Why not burn peats?
Peat was essential for life. People used peats in their homes for heating and cooking, and they smoked meat and dried grain with it. Peat was made into coke for forging iron. Peat dust made byre litter for cattle, and its ash was used on kale, for marking sheep, and in stonemasonry.
It was scarce in some districts. Peat covers Shetland, and most of the Hebrides, especially northern Lewis. There’s less in Orkney, with plenty in Rousay, eastern Mainland, and Hoy. Skerries folk boated their peats from Whalsay, whereas North Ronaldsay and Sanday people burnt cow dung instead. The inhabitants of Heiskir also burnt dung, plus straw, and they preferred bread cooked over dried kelp.
Production was similar across the islands. Turf was removed and the peats cut and laid out. Peats were turned and heaped as they dried, then transported home, where they were stacked.
Farmers ferried home their peats depending on the terrain. The commonest method, used in every district of all three islands was a basket carried on the back. This was usually women’s toil, and they often knitted at the same time. Few people worked so intensively as these Hebrideans of the 19th century.
The culture of the Northern and Western Isles were dissimilar in many ways, but traditional tools show there were many connections also. Shetland’s peat-cutter was much more like this Hebridean tairsgeir than the Orcadian equivalent. Even its name is similar: Lewis Gaelic has many Norse-derived words.
A Timeless Scene...
“Two men can cut and cast in a day peats sufficient for the consumption of their families a whole year”Hebrides, 1811
“The west end of the island is a most excellent peat moss, which not only supplies most of the inhabitants of Burray, but a good part of South Ronaldsay.”Burray, 1774
“The peats are of excellent quality, and in great abundance. Fuel convenient also; for the peat banks are in many instances fifty feet from the dwellings of the people. In few instances is it a mile distant. The labour of preparing devolves on females, with the exception of cutting and spreading to dry, which is done by males.”Lochs, 1833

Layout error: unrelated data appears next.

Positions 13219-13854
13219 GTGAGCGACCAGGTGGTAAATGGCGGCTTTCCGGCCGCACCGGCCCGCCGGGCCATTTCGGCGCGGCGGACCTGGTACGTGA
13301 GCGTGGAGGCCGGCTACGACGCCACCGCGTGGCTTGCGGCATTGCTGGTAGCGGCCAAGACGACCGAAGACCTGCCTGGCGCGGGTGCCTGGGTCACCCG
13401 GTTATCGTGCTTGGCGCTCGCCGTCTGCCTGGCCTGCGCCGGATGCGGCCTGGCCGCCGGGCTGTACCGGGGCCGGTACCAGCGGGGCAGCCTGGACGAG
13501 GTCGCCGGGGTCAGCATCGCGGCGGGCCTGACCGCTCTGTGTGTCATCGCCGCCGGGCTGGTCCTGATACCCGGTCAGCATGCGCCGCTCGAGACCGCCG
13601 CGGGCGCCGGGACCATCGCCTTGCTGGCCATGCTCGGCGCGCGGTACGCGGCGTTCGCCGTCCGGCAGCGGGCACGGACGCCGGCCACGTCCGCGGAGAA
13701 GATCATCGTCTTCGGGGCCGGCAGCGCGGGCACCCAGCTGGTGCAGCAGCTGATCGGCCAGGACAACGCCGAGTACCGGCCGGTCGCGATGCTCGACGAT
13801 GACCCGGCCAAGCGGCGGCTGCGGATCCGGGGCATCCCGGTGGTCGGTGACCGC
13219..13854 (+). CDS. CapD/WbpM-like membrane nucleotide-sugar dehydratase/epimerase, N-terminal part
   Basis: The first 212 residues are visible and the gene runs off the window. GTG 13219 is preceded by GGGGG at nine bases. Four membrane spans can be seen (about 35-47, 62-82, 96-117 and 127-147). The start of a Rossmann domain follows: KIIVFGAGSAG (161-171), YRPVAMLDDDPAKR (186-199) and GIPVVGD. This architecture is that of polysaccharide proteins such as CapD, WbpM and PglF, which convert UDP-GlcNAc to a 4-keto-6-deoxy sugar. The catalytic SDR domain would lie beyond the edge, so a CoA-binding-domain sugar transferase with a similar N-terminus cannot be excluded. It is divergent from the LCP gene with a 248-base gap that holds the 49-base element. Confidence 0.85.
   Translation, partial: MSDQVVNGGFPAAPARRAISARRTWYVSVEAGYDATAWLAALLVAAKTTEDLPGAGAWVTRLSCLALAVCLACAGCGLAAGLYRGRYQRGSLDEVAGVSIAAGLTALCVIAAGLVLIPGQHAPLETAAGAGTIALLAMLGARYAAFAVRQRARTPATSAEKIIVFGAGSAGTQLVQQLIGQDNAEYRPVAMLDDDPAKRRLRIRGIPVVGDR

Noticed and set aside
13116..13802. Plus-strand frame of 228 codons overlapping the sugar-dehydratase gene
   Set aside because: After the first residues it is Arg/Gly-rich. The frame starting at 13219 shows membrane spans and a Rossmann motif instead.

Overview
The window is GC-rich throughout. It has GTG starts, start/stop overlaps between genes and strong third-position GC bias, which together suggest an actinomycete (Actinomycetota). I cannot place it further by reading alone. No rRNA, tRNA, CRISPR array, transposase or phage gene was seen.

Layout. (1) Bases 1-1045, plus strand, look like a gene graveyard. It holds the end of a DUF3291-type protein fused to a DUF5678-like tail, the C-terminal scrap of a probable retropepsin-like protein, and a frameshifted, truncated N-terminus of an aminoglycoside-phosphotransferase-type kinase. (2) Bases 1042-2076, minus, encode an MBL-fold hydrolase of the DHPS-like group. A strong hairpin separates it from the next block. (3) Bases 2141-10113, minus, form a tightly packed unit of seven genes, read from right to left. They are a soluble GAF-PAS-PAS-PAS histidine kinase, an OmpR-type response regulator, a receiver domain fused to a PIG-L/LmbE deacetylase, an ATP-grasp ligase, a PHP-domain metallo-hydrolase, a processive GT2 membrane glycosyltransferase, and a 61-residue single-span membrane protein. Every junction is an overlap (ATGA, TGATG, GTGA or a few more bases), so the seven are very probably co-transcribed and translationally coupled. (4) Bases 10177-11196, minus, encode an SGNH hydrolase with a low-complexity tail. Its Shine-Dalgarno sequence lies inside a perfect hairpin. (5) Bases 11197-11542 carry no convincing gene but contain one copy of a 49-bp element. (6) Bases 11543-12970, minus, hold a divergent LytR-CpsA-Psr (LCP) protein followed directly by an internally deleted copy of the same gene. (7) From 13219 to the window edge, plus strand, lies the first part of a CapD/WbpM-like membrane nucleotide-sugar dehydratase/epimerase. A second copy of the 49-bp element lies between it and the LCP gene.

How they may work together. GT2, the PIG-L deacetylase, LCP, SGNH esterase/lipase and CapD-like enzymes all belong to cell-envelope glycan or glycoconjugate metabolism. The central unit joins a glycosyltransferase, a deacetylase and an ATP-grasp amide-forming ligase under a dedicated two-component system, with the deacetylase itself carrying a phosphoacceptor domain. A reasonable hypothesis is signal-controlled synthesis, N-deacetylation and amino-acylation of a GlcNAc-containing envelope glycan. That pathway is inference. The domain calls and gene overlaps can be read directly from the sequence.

There’d be ample peat to sustain life for thousands more years if subsistence methods had continued. Working peats has waned, but it declined long before today’s fixation with carbon reduction. The tradition is alive, but fading.
Industry had limited impact from the 1750s onwards, and in all three islands peat fuelled the commercial burning of kelp and production of builders’ lime. Distilleries in the Hebrides and Orkney depended on peat, and Orcadians exported peats to Edinburgh. Most ambitious was the Lewis factory which extracted oil from peats.
Islanders’ lives changed from the 1890s onwards. Townsfolk used imported coal, then most people gradually moved from agriculture. By the late 20th century, improvements meant households used oil or electric central heating, and cooked by electricity or gas. Many still work peats, because buying other fuels is expensive whilst peats are free to work, and there’s a nostalgia appeal.
Whaling and fowling died-out because islanders adopted outsiders’ notions; will peats go the same way?
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Jeemsie Laurenson describes packhorse equipment used in flitting peats at Fetlar in the 1930s.
Dr Ali Whiteford tells the unlikely story of the Lewis factory that extracted oil from peats in the 1860s.
The right way to cut peats, Shetland-style: Tammie Thomson in conversation with Lynda Anderson at Sellafirth, Yell.
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